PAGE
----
Hospital delirium can lead to permanent mental decline

Your father gets confused while in the hospital. Maybe he insists that your mother or his brother visited him that day - even though they passed away 20 or 30 years ago. Maybe he tells you all about the fishing trip he took today with his buddies - when he hasn't been fishing for years. Maybe he believes that he's in a different city and a different decade than he is actually in.

What training and certification do nurses have?

The title "registered nurse" (R.N.) may be used by people who have completed an approved nursing education program and received a diploma, a two-year associate's degree or a four-year bachelor's degree. They must pass a national nursing exam, and be licensed by the state.

What are 'assistants' in a doctor's office?

When you hear that an individual is an assistant to a professional, what image springs to mind? Someone who answers the phone and schedules appointments? Someone who takes care of other administrative tasks so that the professionals can devote their time to working directly with the customers/clients/patients? In a doctor's office, would you assume that "physician's assistant" and "medical assistant" mean the same thing?

Keep track of your assistive devices in the hospital

A few days after having one of many operations needed after a terrible automobile accident, Cheryl had severe abdominal pain. An ambulance arrived to transfer her to a larger hospital in a major city where a specialist was available to treat this complication.

Before the vehicle started out, Cheryl thought to ask its staff, "Do you have my glasses?" She wore special tri-focal glasses with several expensive features to treat an unusual combination of vision problems. The ambulance staff had the glasses and Cheryl was reassured.

Some wheelchairs hinder rather than help mobility

When Cheryl was in the hospital to treat increasingly severe medical problems, it became clear that she needed a new wheelchair. She had been using a manual wheelchair, meaning that she used her hands and arms to turn the wheels and move around as needed. That had worked for years, but now she was no longer able to propel the wheelchair herself.

Make connection between new meds, new problems

Mary Lou's new doctor sent her for a DEXA scan that showed that she had osteoporosis, with a high risk of a bone fracture if she didn't get treatment. This result was no surprise, as she had had other similar results in the past. The doctor carefully explained her treatment options. Mary Lou had previously taken a standard drug for osteoporosis and ended up with severe side effects.

Make sure your medical records are instantly available

Cheryl used to work in an emergency room (ER). It was often hard to get an accurate medical history from the patient or family members in the middle of a crisis.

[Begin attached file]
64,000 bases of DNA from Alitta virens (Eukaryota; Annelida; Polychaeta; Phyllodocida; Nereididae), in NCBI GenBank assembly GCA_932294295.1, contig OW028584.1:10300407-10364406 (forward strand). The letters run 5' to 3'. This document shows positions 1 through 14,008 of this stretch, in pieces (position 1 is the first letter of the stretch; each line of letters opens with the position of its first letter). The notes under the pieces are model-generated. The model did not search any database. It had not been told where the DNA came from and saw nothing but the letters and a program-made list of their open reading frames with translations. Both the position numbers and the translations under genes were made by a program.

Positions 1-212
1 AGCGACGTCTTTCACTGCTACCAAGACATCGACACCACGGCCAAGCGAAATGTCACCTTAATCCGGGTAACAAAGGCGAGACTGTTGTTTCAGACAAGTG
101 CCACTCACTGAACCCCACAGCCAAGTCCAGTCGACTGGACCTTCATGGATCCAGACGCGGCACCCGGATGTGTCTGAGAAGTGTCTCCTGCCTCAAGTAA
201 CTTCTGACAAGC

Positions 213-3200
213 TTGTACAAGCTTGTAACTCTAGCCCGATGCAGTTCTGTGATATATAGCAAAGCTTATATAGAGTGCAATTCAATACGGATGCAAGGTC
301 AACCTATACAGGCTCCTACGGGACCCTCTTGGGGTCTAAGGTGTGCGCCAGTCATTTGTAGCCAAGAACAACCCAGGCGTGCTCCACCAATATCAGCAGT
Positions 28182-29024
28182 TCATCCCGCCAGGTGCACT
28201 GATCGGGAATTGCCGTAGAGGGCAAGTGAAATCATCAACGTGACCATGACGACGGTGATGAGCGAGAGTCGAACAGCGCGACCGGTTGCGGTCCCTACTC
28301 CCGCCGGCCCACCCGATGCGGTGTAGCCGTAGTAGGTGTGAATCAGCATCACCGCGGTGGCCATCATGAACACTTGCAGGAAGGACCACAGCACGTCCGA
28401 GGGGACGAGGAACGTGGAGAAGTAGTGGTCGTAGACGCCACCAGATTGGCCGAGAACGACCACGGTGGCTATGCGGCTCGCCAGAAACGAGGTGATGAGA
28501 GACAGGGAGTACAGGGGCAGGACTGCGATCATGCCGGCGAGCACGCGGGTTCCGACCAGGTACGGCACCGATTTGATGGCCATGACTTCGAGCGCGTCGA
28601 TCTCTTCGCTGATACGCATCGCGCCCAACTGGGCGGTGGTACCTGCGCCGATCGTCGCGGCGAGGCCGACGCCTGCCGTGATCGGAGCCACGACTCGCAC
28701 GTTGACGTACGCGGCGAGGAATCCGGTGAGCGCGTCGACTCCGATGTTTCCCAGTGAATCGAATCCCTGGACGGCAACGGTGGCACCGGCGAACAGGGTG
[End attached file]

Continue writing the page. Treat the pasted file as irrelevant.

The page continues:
Then Cheryl herself was hit by an underinsured driver in an automobile accident that she describes as "horrific," with good reason: "Only my left arm and hand weren't damaged or broken. Everything else about my body was damaged in some way."

She had more than a dozen operations, and spent the next year in the hospital.

Extreme damage to multiple parts of her body landed her permanently in a wheelchair.

Speak up when medical orders seem to conflict

Sally moved to the short-term rehab wing of a skilled nursing facility after she got out of the hospital for treatment of a badly broken leg. She reported, "My doctor had told me clearly to stay off that leg. But they kept taking me to PT. They kept making me try to walk and do exercises. Finally, I said to them, 'You need to make an appointment with my orthopedic surgeon and take me to his office for an evaluation, because this isn't working. You can't keep trying to force me to do something that he's told me he doesn't want me to do."

It's up to you to ensure you get the right care

After a home healthcare nurse alerted Joan's doctor to a problem with Joan's knee, Joan was rushed to the hospital. After she was evaluated, she was told that she had a MRSA-like infection in her lower leg, where she had already had a staph infection that required surgery and a broken bone from a fall in the shower.

Complications of care can often cascade

Joan landed in the hospital for the third time in two months after the latest in a series of complications following what had been expected to be a simple medical procedure. This time, her leg had broken in a fall at home as an aide was assisting her in getting into the shower.

She reported, "The doctor was able to set it. He put on a brace, not a cast. He said if he put a cast on, it would weigh a hundred pounds and I'd never walk again," because it would add so much weight and make Joan so lopsided.

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